My hands are tied. I weep as I write.

How long will I be twelve? I suppose the scariest thing of all is that I am very nearly double that age in reality. Four days shy of 24. I don't know what to do. Time is slipping again. What will it take, Megan? What will it take? How many times can you ask yourself that in a single day? Hundreds. I don't want the bush to be an escape from things that haunt. I suppose the knowledge I am seeking lies within myself. As for working through this, that is also up to me. Frustration is a haunting thing.

The slippery slope of change is very close and I continue to fear the things I do not understand.

And yet the pockets of ease and the windows of hopefulness and days of joy worth more than any measurement in the world, come easily. I am happy in so many avenues that this inability to cross some unforeseen threshold within myself is driving me wild. Life is not perfect. And while standing up to one's ears in an internal slump is the pits, I have so much to say thank you for. To whomever and however, thank you for the health and happiness.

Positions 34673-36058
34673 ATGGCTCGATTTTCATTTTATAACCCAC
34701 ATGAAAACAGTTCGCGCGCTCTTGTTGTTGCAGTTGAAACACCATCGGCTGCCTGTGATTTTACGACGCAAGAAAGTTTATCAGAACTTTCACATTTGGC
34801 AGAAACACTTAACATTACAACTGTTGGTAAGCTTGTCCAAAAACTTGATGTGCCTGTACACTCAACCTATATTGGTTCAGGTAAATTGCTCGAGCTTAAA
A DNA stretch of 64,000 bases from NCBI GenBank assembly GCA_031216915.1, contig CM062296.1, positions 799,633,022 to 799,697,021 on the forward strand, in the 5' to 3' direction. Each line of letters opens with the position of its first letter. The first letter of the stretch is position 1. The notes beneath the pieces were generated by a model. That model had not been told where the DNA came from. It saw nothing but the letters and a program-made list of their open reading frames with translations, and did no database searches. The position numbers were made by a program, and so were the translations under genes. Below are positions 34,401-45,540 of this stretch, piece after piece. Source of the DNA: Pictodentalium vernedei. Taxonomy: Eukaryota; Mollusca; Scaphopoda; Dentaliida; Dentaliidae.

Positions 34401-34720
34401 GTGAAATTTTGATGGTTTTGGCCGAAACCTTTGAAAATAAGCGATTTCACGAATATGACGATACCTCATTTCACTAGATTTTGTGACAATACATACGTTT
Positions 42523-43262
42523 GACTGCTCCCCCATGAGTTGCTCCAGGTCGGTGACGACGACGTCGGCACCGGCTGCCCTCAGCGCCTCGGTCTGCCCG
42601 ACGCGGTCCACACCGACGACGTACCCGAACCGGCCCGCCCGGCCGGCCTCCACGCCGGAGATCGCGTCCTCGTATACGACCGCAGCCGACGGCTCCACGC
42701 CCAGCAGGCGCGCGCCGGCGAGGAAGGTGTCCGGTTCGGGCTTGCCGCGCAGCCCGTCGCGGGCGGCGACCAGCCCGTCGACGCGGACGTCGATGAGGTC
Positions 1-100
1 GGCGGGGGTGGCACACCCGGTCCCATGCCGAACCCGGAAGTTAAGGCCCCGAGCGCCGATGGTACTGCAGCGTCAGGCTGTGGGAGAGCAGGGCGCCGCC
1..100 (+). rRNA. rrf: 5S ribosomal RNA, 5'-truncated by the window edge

Rags, life is quick and you continue to teach by example. Your quiet strength and will are within you for moments just like this, when the man (and woman) who gave it to you in the first place, needs it most. Just keep being, you are doing exactly what is needed. I love you and I am carrying you and yours with me.

My hands are up in arms. A really, really good pair of arms. Despite all of my wailing, there is a good man who listens and looks up from his respective screen to laugh with me when we see a segue cruising down Broadway. Weird. Or maybe he is laughing at my bedraggled eyes. Such joy and such sadness, back to back in mere moments. How can this be?

Such is life.

With hands at rest for now,


Thursday, April 1, 2010

Bones Brigade.

After an incredible slump and a little bit of self learning and readjustment, a touch of frustration and some pouting at the table, a few angry-with-myself dishes and much awe for one person and one insane tofu scramble with curry fried potatoes to come home to in the morning, I am back in the saddle.

A new collaboration project. Experimentation with film. Good family pictures in the middle of the afternoon during the first rainfall of Spring. Babies in shoes. Tiny children playing with a boy-dressed-as-a-wolf marionette. Dinners in the darkest hours. Waking up, reaching out for the prettiest elephant I have ever seen. A welcomed cat on the bed.

Here is a taste of new work involving myself, J Alba, her boyfriend and my own. We have plenty of work to do. So far so good.